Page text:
C. F. MCKHANN; A. A. GREEN; L. E. ECKLES; J. A. V. DAVIES
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A number of investigators have found that the umbilical cord blood of infants contains certain antibodies in amounts commensurate with those in the maternal blood stream.1 This would indicate that the immunity of the newborn infant to some of the infectious diseases is derived in part by placental transmission of antibodies from the mother. Protein extracts composed of the globulins derived from the human placenta and the blood contained in it have been prepared and have been demonstrated to contain diphtheria and scarlet fever antitoxins, and antibodies which neutralize poliomyelitis virus and protect exposed, susceptible children against measles.2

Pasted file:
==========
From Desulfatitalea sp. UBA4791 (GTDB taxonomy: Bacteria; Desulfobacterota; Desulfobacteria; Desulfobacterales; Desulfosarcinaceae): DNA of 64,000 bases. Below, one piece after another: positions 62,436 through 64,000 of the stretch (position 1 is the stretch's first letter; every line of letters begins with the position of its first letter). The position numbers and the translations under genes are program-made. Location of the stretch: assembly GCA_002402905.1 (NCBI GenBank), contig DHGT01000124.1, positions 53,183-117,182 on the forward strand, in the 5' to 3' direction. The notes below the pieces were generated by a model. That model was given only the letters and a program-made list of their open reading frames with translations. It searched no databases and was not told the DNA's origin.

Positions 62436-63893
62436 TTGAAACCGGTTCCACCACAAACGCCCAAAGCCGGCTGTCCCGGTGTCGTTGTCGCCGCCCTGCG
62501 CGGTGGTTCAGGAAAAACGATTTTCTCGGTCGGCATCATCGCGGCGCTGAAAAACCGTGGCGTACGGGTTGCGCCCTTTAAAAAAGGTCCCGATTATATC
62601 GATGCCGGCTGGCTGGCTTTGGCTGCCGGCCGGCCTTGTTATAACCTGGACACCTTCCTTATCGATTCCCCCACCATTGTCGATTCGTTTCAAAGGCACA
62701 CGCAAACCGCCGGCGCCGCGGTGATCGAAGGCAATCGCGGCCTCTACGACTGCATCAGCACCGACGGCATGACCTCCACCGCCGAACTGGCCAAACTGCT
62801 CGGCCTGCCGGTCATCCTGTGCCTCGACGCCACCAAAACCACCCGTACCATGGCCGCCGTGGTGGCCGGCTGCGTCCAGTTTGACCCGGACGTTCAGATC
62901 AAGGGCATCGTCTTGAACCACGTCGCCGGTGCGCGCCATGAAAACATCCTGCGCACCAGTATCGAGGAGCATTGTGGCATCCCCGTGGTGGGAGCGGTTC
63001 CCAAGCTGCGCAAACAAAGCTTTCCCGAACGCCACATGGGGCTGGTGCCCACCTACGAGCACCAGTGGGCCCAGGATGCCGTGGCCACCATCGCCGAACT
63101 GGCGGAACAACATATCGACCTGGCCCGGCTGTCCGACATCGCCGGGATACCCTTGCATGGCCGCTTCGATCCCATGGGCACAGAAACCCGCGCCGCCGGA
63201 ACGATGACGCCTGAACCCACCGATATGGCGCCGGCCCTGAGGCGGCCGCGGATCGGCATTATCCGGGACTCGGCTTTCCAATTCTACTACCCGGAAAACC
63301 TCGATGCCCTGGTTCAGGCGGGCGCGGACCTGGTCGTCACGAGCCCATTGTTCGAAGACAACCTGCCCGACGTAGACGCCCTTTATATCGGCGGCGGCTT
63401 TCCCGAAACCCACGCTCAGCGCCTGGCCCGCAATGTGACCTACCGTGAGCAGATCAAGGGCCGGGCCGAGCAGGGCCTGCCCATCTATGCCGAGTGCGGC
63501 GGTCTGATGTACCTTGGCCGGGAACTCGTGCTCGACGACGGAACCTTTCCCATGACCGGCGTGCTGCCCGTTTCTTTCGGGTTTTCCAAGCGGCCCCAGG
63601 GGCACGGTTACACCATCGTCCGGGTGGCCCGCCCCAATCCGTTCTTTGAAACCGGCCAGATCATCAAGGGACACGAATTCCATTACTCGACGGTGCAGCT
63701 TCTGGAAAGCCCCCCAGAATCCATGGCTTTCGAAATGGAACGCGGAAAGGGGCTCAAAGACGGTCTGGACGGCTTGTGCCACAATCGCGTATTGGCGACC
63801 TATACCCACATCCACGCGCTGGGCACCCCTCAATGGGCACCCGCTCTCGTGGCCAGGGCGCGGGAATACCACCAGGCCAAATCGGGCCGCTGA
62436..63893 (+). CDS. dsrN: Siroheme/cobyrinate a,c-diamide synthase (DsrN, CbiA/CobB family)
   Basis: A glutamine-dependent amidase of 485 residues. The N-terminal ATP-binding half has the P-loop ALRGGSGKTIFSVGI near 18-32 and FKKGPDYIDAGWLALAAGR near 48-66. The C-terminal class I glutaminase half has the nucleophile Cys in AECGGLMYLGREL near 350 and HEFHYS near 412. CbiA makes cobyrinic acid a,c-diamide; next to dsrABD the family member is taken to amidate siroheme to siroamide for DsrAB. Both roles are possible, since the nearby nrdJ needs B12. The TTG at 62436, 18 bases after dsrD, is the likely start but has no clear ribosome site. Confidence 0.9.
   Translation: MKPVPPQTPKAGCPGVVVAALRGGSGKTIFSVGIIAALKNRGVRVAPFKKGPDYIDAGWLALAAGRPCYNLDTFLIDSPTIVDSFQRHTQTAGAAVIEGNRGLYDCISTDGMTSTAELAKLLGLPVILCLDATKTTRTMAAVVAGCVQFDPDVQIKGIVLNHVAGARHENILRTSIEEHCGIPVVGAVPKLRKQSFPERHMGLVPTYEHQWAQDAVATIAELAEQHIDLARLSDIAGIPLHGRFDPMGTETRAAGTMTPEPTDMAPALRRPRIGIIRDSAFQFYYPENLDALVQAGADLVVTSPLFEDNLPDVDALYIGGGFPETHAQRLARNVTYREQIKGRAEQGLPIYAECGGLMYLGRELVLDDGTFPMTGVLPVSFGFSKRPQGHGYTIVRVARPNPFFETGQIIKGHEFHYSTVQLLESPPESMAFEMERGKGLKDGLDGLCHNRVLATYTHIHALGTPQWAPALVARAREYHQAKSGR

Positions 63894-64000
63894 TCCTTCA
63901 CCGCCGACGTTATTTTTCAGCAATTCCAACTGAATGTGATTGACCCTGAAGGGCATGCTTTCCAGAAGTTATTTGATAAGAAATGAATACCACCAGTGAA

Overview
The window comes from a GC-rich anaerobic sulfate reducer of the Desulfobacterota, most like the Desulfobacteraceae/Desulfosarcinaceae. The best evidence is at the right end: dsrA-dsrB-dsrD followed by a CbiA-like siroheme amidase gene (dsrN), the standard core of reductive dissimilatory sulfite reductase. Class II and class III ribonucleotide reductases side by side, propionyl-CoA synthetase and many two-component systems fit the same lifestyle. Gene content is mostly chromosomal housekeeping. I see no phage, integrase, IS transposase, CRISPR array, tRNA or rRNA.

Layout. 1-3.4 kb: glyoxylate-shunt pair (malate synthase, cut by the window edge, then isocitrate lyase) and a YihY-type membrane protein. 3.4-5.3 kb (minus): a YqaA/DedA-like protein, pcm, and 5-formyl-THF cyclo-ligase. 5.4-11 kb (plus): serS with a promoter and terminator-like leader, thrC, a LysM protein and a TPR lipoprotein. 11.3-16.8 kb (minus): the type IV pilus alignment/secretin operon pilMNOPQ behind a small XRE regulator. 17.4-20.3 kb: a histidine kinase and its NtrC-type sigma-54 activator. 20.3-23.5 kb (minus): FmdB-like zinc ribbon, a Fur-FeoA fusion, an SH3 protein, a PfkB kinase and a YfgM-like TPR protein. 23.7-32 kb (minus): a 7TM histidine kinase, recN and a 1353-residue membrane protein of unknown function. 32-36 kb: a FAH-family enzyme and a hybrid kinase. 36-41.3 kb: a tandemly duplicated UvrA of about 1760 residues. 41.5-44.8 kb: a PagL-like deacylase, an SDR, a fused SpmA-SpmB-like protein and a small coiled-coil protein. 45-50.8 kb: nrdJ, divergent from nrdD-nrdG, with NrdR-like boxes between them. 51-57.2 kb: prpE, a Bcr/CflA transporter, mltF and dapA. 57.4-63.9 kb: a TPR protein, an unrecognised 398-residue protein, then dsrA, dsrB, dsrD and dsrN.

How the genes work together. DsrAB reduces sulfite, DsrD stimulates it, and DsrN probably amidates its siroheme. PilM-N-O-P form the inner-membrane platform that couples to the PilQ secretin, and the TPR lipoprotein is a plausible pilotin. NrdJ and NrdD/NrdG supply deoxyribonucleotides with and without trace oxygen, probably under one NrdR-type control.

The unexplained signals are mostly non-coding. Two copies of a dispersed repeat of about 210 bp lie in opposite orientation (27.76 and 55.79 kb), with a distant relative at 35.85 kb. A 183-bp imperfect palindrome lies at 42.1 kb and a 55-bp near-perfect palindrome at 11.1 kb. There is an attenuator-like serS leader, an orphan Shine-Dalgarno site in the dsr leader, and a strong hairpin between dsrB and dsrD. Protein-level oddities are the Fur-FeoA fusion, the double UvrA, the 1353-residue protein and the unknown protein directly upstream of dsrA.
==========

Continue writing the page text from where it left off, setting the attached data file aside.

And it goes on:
MCKHANN CF, GREEN AA, ECKLES LE, et al. IMMUNOLOGICAL APPLICATIONS OF PLACENTAL EXTRACTS; EFFECTIVENESS BY ORAL ADMINISTRATION*†. Ann Intern Med. 1935;9:388–397. doi: https://doi.org/10.7326/0003-4819-9-4-388
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Published: Ann Intern Med. 1935;9(4):388-397.
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